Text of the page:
Don’t worry about the giving up the smokes, the booze or shaking the extra 5 kilograms you have gained from eating all the White Christmas on Boxing Day – (who really likes that stuff anyway?). I implore you all to make a new year’s resolution of value and spend a bit of time getting to know Twitter. For all you naysayers – give it a go you will be surprised at the bounty it will provide.
As you will see by by Twbirthday certificate, I am coming up to six in Twitter years. Yes! It has been around for that long (in fact the first Tweet was posted by Jack Doresy, Twitter founder, on March 21, 2006). Coming in at the first 18% of all current Twitter users I was a reasonably ‘earlyish adopter’ as far as creating a profile, but it took me a long time to begin to use it on a regular basis.
Over the past 12 months my usage has increased exponentially and as a consequence my network on the Twitterverse, leading to some happy events including creating a new family of non relatives by discovering the (mini) cult that is – Crawshaw (no relation!).
This, while nice, is not however the pervasive reasons for my ongoing use of Twitter.
The reasons are as follows:
- The ability to connect to really smart people who have really interesting things to say about the things that are interesting and important to me. I can interact with them if I want to and I don’t have to pretend to be their ‘friend’ or have a professional connection with them. I am able to share ideas with people who are interested in the same things as me – globally. I have been inestimably enriched by the insights and discussions I have had.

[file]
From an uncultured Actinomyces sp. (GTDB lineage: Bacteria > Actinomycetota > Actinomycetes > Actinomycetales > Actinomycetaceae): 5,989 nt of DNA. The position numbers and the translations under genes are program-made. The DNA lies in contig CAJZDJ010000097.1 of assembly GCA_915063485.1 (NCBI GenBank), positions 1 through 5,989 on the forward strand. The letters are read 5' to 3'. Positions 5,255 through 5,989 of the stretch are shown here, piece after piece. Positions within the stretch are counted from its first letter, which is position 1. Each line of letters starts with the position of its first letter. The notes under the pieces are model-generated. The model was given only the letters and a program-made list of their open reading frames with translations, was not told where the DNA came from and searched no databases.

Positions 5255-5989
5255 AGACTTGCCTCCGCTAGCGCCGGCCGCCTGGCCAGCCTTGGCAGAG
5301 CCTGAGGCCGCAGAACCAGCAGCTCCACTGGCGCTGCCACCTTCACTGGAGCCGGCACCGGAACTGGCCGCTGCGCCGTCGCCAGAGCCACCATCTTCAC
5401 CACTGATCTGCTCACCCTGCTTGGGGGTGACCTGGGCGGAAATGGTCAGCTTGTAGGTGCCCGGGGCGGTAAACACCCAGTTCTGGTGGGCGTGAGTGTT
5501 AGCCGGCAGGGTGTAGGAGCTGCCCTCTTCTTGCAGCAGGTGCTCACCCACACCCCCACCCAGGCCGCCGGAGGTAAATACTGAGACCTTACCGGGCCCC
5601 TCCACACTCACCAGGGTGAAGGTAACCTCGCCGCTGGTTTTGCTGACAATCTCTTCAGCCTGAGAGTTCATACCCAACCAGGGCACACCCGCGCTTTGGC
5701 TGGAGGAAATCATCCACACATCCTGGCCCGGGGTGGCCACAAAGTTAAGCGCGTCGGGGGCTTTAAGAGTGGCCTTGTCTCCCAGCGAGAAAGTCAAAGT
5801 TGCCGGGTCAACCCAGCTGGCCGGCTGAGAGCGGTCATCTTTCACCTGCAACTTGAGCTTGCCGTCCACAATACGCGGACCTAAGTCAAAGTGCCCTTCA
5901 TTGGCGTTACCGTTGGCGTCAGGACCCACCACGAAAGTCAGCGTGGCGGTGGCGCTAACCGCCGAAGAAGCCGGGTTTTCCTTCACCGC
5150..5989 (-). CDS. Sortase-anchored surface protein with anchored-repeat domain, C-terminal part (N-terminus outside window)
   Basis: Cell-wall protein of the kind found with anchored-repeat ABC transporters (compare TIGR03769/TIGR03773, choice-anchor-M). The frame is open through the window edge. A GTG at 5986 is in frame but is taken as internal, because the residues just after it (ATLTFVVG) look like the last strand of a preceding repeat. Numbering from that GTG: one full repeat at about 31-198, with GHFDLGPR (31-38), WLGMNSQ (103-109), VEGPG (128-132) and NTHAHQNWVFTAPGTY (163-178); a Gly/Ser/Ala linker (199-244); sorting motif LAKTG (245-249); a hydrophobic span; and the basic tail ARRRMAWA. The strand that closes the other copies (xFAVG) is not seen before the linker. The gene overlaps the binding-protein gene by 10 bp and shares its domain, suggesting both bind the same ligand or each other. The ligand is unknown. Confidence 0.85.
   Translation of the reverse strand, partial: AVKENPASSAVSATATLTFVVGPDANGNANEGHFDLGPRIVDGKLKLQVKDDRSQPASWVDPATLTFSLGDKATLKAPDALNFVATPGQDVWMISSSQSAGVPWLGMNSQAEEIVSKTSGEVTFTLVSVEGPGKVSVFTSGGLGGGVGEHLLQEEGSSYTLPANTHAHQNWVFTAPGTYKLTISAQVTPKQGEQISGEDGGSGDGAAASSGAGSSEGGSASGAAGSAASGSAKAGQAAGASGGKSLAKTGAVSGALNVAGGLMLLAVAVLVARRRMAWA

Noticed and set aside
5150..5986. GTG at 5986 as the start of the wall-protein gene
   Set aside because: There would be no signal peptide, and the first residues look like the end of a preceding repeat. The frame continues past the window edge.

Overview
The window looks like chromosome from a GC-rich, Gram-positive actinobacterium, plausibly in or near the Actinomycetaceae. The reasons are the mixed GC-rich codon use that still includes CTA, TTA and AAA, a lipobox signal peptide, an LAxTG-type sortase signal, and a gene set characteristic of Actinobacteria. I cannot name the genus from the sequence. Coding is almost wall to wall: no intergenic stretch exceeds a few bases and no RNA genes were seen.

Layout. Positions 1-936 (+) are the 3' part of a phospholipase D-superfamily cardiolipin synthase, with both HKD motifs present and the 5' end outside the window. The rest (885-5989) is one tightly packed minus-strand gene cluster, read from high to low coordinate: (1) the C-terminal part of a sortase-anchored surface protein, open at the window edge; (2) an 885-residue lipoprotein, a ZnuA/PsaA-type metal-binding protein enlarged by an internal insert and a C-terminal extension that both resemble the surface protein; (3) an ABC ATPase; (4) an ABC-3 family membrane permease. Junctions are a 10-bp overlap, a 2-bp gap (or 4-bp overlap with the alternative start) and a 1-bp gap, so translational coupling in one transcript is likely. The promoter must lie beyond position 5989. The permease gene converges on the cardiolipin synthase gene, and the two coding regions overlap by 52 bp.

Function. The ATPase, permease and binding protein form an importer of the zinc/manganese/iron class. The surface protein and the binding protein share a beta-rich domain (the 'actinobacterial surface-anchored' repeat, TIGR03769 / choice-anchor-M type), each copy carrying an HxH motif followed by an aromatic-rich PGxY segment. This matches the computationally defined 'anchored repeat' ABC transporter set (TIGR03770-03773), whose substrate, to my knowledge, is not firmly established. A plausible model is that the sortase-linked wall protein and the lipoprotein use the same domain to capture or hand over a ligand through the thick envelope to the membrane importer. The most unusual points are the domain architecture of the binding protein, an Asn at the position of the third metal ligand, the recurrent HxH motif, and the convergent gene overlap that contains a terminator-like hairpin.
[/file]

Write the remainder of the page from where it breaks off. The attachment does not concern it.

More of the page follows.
- The format of Twitter (micro blogging) means that I can have an overview of a lot of different information sources quickly and efficiently and the means to explore them at leisure.
- I rarely seek news now. Twitter has reported the news faster than any service in the last year and the connections that I follow on Twitter provide the filter I need.
- From time to time I also enjoy following my favorite bridge (there’s even fun to be had on Twitter!)
In an organisational context, the same rules apply to using Twitter as other channels and with a little education it opens the doors of opportunity. However it is approaching Christmas, so more on that next year when the holidays are over.
If you are interested in dipping your toe in while savouring a Corona on the seaside holiday, Mashable’s Twitter guide is a great place to start.
My top tip – everyone who drops Twitter after a week of use does so because they focus on being listened to rather than listening. Spend your time searching those commentators you love but never have time to buy/read that journal, do a search on a cause, a hobby or a challenge that has done your head in at work this year.
Explore those pearls of wisdom from the Twitterverse and connect. If you prefer, you can even check out what the locals are saying. Merry Christmas!